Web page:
On vanguard parties.
Editor's Note: The Zapatistas don't fit most categories of "revolutionaries." The following, taken from an article by Naomi Klein in The (British) Guardian, provides further background:
Though there is no confirmation of Marcos's real identity, the most repeated legend that surrounds him goes like this: an urban Marxist intellectual and activist, Marcos was wanted by the state and was no longer safe in the cities. He fled to the mountains of Chiapas in southeast Mexico filled with revolutionary rhetoric and certainty, there to convert the poor indigenous masses to the cause of armed proletarian revolution against the bourgeoisie. He said the workers of the world must unite, and the Mayans just stared at him. They said they weren't workers and, besides, land wasn't property but the heart of their community, Having failed as a Marxist missionary, Marcos immersed himself in Mayan culture.
The more he learned, the less he knew. Out of this process, a new kind of army emerged, the Zapatista National Liberation Army, which was not controlled by an elite of guerrilla commanders but by the communities themselves, through clandestine councils and open assemblies. 'Our army,' says Marcos, 'became scandalously Indian.' That meant that he wasn't a commander barking orders, but a subcommandante, a conduit for the will of the councils. His first words said in the new persona were: 'Through me speaks the will of the Zapatista National Liberation Army.' Further subjugating himself, Marcos says that he is not a leader to those who seek him out, but that his black mask is a mirror, reflecting each of their own struggles; that a Zapatista is anyone anywhere fighting injustice, that 'We are you'. He once said, 'Marcos is: gay in San Francisco, black in South Africa, Asian in Europe, Chicano in San Ysidro, Palestinian in Israel, Mayan Indian in the streets of San Cristobal, Jew in Germany, Gypsy in Poland, Mohawk in Quebec, pacifist in Bosnia, anarchist in Spain, single woman on the Metro at 10pm, peasant without land, gang member in the slums, unemployed worker, unhappy student and, of course, a Zapatista in the mountains' ...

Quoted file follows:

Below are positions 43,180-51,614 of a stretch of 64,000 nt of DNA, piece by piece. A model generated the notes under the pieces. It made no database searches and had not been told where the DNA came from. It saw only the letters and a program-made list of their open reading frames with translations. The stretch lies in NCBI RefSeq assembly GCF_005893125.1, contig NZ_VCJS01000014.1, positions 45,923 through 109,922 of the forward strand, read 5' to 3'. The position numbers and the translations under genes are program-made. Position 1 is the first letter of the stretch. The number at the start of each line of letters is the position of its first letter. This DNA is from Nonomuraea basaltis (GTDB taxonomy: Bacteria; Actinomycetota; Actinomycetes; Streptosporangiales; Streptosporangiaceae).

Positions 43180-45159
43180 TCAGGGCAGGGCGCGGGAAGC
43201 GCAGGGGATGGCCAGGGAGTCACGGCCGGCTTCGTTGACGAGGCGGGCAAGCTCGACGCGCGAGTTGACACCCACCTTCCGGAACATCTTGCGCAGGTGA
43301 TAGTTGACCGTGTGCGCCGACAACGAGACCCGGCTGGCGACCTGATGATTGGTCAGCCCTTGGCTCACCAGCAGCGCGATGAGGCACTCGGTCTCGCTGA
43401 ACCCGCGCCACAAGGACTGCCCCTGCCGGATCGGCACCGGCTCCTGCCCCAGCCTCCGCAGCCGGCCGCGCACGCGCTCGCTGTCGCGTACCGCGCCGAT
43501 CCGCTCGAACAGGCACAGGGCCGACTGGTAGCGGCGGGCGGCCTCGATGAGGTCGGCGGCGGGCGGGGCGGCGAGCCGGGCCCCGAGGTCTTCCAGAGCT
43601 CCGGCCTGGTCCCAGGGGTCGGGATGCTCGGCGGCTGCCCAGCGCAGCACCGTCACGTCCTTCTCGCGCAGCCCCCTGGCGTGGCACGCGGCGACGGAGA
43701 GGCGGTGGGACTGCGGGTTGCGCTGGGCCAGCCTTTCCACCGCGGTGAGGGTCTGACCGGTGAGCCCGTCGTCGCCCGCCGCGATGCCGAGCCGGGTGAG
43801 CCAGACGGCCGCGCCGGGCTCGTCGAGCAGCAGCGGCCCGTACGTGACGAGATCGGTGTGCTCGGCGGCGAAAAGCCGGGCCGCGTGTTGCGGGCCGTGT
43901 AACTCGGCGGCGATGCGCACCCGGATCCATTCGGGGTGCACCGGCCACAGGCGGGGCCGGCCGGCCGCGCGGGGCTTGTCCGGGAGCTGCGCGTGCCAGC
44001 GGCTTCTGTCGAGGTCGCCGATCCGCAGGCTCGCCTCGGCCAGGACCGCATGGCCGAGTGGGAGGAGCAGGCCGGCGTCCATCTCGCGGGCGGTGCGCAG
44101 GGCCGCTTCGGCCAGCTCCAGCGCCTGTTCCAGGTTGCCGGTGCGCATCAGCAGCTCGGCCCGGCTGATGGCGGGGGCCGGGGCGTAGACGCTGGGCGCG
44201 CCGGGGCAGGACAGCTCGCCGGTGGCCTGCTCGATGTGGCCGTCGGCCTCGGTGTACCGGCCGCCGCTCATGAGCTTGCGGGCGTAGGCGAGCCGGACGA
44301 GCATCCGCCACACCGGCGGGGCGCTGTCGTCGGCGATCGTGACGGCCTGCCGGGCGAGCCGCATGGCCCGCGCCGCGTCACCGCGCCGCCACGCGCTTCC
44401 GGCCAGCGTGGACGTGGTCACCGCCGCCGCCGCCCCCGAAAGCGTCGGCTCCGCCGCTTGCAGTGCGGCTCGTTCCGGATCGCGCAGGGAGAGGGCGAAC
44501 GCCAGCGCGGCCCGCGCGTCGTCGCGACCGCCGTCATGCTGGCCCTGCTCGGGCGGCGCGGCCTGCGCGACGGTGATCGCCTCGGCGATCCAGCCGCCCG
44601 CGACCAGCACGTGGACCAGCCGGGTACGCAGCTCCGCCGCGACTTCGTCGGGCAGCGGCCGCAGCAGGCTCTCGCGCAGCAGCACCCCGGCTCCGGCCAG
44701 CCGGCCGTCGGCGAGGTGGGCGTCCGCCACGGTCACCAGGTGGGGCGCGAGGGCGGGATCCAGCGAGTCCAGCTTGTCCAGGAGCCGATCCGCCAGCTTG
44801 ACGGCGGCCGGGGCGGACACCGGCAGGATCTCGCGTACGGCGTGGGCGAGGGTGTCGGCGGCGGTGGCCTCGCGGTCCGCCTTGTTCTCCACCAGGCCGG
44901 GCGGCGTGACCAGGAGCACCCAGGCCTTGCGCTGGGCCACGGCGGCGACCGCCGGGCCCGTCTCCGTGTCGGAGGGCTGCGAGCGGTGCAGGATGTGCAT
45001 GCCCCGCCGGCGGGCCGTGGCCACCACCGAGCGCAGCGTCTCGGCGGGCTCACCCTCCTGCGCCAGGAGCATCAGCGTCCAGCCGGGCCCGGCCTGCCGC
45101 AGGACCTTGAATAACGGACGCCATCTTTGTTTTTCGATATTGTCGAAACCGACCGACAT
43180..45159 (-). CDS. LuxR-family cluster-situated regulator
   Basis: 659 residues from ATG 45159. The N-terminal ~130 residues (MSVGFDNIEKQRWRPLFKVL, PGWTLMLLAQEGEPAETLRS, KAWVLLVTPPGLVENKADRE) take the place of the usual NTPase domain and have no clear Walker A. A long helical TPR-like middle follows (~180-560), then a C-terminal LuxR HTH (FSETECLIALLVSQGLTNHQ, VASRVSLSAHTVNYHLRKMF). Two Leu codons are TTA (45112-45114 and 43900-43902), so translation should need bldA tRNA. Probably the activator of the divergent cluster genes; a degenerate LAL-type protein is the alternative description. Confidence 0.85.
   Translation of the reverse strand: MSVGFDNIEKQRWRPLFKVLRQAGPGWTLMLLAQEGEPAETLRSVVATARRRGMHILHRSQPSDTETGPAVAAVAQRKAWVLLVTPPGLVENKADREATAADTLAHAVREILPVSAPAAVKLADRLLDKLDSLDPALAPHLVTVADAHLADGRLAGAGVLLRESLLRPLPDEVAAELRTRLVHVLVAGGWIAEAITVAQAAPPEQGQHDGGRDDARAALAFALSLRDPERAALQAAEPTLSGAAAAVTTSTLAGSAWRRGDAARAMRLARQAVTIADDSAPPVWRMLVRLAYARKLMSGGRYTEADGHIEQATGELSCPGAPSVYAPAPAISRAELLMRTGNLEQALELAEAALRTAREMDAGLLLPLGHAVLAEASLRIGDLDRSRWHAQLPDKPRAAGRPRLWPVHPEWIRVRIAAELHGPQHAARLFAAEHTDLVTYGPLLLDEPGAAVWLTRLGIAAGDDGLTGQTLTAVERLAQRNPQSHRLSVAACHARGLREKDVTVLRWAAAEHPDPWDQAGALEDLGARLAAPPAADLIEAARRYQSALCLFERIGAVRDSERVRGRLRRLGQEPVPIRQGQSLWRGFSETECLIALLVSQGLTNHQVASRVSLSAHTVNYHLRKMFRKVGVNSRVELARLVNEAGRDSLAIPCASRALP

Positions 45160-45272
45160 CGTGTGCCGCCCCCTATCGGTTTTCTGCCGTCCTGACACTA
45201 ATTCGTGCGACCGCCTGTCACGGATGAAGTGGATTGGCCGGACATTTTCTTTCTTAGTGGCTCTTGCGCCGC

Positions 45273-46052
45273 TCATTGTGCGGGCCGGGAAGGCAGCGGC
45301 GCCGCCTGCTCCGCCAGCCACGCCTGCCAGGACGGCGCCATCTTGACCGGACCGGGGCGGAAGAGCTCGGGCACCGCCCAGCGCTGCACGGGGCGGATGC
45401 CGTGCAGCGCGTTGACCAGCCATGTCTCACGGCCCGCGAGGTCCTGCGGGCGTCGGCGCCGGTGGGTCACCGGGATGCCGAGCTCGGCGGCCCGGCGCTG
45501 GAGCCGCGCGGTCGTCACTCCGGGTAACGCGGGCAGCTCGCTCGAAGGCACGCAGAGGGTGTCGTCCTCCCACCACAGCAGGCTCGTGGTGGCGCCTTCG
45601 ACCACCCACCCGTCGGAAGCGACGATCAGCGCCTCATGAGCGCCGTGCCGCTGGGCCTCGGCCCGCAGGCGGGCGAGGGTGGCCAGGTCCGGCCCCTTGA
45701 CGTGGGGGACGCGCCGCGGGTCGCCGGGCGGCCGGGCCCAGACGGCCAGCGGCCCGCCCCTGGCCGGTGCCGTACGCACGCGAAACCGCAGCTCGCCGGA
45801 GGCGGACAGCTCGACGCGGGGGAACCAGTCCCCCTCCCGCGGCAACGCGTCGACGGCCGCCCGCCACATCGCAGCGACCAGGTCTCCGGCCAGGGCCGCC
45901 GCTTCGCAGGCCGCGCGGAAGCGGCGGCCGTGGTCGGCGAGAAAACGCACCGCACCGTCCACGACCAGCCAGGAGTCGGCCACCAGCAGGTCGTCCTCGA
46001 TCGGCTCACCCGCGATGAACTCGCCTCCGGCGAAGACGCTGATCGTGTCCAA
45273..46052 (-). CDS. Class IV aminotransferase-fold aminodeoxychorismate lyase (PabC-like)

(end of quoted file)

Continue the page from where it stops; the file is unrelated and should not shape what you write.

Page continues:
Like so many others left behind by globalization, the Mayans of Chiapas had fallen off the economic map: "Below in the cities," the EZLN command stated, "we did not exist. Our lives were worth less than those of machines or animals. We were like stones, like weeds in the road. We were silenced. We were faceless."
The Punch Card and the Hourglass, Interview (excerpts) by Garcia Marquez & Roberto Pombo with Zapatista Subcommandante Marcos. Revista Cambio, Bogota, 26 March 2001, & New Left Review 9 (new series), May-June 2001.
... The EZLN has a military structure. Subcomandante Marcos is the military chief of an army. But our army is very different from others, because its proposal is to cease being an army. A soldier is an absurd person who has to resort to arms in order to convince others, and in that sense the movement has no future if its future is military. If the EZLN perpetuates itself as an armed military structure, it is headed for failure. Failure as an alternative set of ideas, an alternative attitude to the world. The worst that could happen to it, apart from that, would be to come to power and install itself there as a revolutionary army. For us it would be a failure.
What would be a success for the politico-military organizations of the sixties or seventies which emerged with the national liberation movements would be a fiasco for us. We have seen that such victories proved in the end to be failures, or defeats, hidden behind the mask of success. [W]hat always remained unresolved was the role of people, of civil society, in what ultimately became a dispute between two hegemonies. There is an oppressor power which decides on behalf of society from above, and a group of visionaries which decides to lead the country on the correct path and ousts the other group from power, seizes power and then also decides on behalf of society. For us that is a struggle between hegemonies, in which the winners are good and the losers bad, but for the rest of society things don't basically change ...
You cannot reconstruct the world or society, nor rebuild national states now in ruins, on the basis of a quarrel over who will impose their hegemony on society. The world in general, and Mexican society in particular, is composed of different kinds of people, and the relations between them have to be founded on respect and tolerance, things which appear in none of the discourses of the politico-military organizations of the sixties and seventies. Reality, as always, presented a bill to the armed national liberation movements of those days, and the cost of settling [the bill] has been very high.